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Sargasso: Outdoors

Here is a list of notable areas and locations in Sargasso's ocean and wilderness.

Drifter's Beach

Inside of the wavebreakers and the artificial bay, Drifter's Beach attracts people looking for some good sun rays, with a sandy beach, and kiosks to either side of the beach's stretch. Swimming here is better than swimming in the ocean thanks to a calmer water thanks to the wavebreakers, but swimmers are cautioned to observe conditions and act accordingly. Lifeguard drones are on duty, monitoring the area for trouble.

In addition, all sorts of things tend to wash up on the beach, usually picked up by scroungers and beachgoers. Sometimes it makes the news when something like a dead body or a supply crate from an unknown party washes up.

Tidal Flats

A section of tidal flats outside of the wavebreakers and north along the coast just past the residential zone and parallel to the highway, the Tidal Flats are a stretch of thick, black, rich mud. Unlike the manicured beach, these flats are unpleasing, a bit smelly, and a hazard to people who, for some reason, want to walk through here.

At least a few times a year, people are rescued from becoming stuck in the ooze, but it isn't unknown for people to use the mud for beauty purposes, as its thickness exfoliates the skin and enriches it with primordial nutrients. At least, that's what the lady running the beauty parlour says, and she's a bit suss…

Back in the early Boom times, this stretch of mud was a valuable place for gathering fertiliser for the farms thanks to the mudworms creating a rich undersoil excellent for gardening Nepleslian produce.

The Rigs

Some abandoned rigs intended perhaps for drilling for oil are half erected out here, and three platforms are arrayed in a triangular shape roughly 75 metres away from each other. They stand there weathering the waves, gaining barnacles and rust as intended, but they certainly aren't doing anything useful. Some people allege that ghosts live there and leave the Rigs be.

The interior of each Rig is a two storey living space with spartan furnishings meant for builders, a handful of balconies and roof access. On the bottom floor there's a ladder stretching down into an oceanside platform to pick up people or moor boats. Perhaps these structures were intended to be the foundation while the oil drill itself was built above them.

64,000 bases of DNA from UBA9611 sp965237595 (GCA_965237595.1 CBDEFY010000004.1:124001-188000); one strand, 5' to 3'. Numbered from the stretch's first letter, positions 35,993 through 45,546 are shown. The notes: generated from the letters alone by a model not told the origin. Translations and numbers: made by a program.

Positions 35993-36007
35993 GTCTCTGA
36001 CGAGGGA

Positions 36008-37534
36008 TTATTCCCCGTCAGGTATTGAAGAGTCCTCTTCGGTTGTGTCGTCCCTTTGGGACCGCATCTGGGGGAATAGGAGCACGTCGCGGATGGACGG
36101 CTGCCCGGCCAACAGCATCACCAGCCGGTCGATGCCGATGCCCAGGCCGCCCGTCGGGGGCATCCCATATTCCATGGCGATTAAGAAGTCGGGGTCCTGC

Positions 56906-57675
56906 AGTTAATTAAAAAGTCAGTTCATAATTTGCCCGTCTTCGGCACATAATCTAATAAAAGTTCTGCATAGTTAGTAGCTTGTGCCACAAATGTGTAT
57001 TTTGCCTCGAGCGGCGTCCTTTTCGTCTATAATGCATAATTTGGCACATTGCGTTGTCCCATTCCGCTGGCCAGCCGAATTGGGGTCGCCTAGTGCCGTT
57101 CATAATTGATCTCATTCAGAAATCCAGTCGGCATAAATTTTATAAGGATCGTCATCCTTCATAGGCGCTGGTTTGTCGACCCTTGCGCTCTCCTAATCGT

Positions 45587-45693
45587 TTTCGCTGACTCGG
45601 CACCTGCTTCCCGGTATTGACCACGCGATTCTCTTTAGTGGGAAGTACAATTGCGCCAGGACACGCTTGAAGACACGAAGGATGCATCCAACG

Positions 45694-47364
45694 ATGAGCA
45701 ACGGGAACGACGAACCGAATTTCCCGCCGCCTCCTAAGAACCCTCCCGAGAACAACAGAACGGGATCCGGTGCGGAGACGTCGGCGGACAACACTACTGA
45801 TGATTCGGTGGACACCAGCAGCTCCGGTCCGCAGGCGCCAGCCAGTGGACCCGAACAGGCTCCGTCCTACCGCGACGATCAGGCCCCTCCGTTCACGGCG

In YE 37, John Morris of the ISC Phoenix bought out the Rigs and the rights to construct upon them. He has large plans for the place…


The following wildlife has been seen around Sargasso.

Sargasso Mudworm

An annelid worm measuring between two and ten inches long and at least a half inch thick, which lives in the muddy Tidal Flats and spends its life crawling through mud for nutrients and minerals. They are not harmful to people who enjoy a mudlark (and are described as being 'wriggly'), and they have been prized as bait and worms for liquid fertiliser.

They are capable of self-reproduction. All you need is one worm to get a good compost going, and they prefer damp and wet conditions.

Sargasso Buttfish

The first fisherman to catch one of these fish made the pithy remark that β€œit looks like a butt”, and the name stuck. A flatfish between five and fiteen inches long with two eyes on one side of its head and two lumps on the eye-side which are coloured to blend in with the ocean floor. The opposite side is white, and it swims parallel to the ocean floor. It also enters estuaries and stays near bridge piles, feeding mostly on crabs, worms and small fish.

The Buttfish's taste is described as distinctly silty, and unpalatable.

Sargasso Forest Warbler

Recently discovered to be living in the Crackwell Forest and close to Trough River, the Sargasso Forest Warbler is a passerine bird, part of the Acrocephalus family (Marsh and Reed Warblers), which feeds on insects and makes its nest in sub-tropical trees. It is roughly 13 to 14 centimetres long, with a wingspan ranging between 15 and 17 centimetres. Its feathers are brown with yellow or tan accents to blend in with the forest, and the bird has an orange-yellow beak.

Males sing an undulating song during mating season to attract mates, and it is known to impersonate the calls of other birds. Whether this is done for fun or for singing practice is unknown.

OOC Notes

Still splitting Sargasso.

This page was originally created on 2016/02/12 17:10 by Luca.

places/sargasso/outdoors.txt Β· Last modified: 2021/03/26 03:36 by wes